November 23, 2022


Liszt: Piano Transcriptions of Beethoven’s Symphonies Nos. 1-9 (complete). Giovanni Bellucci, piano. Brilliant Classics. $19.99 (5 CDs).

Sigismond Thalberg: L’art du chant appliqué au piano; Three Schubert Lieder transcribed for solo piano; Auf Flügeln des Gesanges by Mendelssohn; Mi manca la voce by Rossini. Paul Wee, piano. BIS. $39.99 (2 SACDs).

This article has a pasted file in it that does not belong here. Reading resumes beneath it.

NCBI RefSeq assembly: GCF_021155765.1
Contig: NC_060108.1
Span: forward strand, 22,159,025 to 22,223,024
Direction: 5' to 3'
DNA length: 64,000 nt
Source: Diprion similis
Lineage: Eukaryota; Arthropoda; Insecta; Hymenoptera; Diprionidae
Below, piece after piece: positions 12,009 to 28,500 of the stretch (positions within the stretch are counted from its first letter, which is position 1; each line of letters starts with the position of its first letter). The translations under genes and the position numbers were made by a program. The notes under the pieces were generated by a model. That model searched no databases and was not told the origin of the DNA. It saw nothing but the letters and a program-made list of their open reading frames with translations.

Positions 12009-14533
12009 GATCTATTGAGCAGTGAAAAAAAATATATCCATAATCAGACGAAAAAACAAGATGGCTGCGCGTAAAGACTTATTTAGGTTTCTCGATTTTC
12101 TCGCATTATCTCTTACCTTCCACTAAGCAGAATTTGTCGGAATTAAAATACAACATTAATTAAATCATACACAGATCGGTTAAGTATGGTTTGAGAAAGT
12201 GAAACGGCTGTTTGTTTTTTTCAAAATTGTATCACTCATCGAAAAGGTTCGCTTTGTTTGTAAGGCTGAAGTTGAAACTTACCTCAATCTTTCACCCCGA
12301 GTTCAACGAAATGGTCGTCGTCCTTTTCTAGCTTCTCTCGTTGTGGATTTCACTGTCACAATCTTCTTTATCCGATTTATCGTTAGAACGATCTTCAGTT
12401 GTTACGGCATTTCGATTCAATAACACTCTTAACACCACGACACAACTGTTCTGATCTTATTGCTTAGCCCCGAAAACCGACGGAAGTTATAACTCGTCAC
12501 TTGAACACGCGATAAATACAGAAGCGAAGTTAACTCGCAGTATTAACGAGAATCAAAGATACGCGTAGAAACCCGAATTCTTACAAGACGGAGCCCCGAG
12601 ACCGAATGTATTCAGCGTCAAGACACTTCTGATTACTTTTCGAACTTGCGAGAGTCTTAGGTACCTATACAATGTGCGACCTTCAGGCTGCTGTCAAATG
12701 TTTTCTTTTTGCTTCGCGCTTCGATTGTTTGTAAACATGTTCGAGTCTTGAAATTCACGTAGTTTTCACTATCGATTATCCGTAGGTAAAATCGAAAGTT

Ferruccio Busoni once observed that “good music, universal music, remains the same regardless of the means employed to perform it,” although “different means have different languages, each one distinct and characteristic.” Busoni’s observation, although made in regard to Bach transcriptions, applies with equal elegance and precision – but in very different ways – both to Liszt’s piano transcriptions of Beethoven’s symphonies and to Thalberg’s L’art du chant appliqué au piano. The new five-CD Brilliant Classics release of the Liszt/Beethoven works, featuring Giovanni Bellucci, is one of the best renditions this amazing music has ever received in recorded form, and is the absolute best bargain for this repertoire to be found anywhere. Except for one thing, it would be a set that belongs in the collection of every listener who loves Beethoven, Liszt, and their combinatorial prowess. Bellucci is an absolutely wonderful pianist: studious without being studied, thoughtful without sounding as if he has overthought his performances, he possesses a combination of flawless technique and the intellectual capacity to put his abilities at the service of both Liszt and Beethoven. Liszt’s transcriptions of the Beethoven symphonies, created in various guises during a three-decade period, never fully satisfied Liszt himself: he eventually decided that the Third, Fifth, Sixth and Seventh worked well enough, but the other symphonies were less satisfactory in piano versions, and the Ninth was simply impossible. Liszt was scarcely the first to create piano versions of the Beethoven symphonies, even commenting somewhat disingenuously at one point that “the arrangements for piano of these symphonies, of which there are now many, are not without value” – thus drawing attention to his own plan to do a better job than others, such as Friedrich Kalkbrenner, had done. Liszt’s final versions of the Beethoven transcriptions date to the 1860s, by which time the piano had largely assumed the form in which we know it today – and had gained the necessary strength to project the wide range of sounds and techniques necessary to communicate Beethoven’s orchestral arrangements.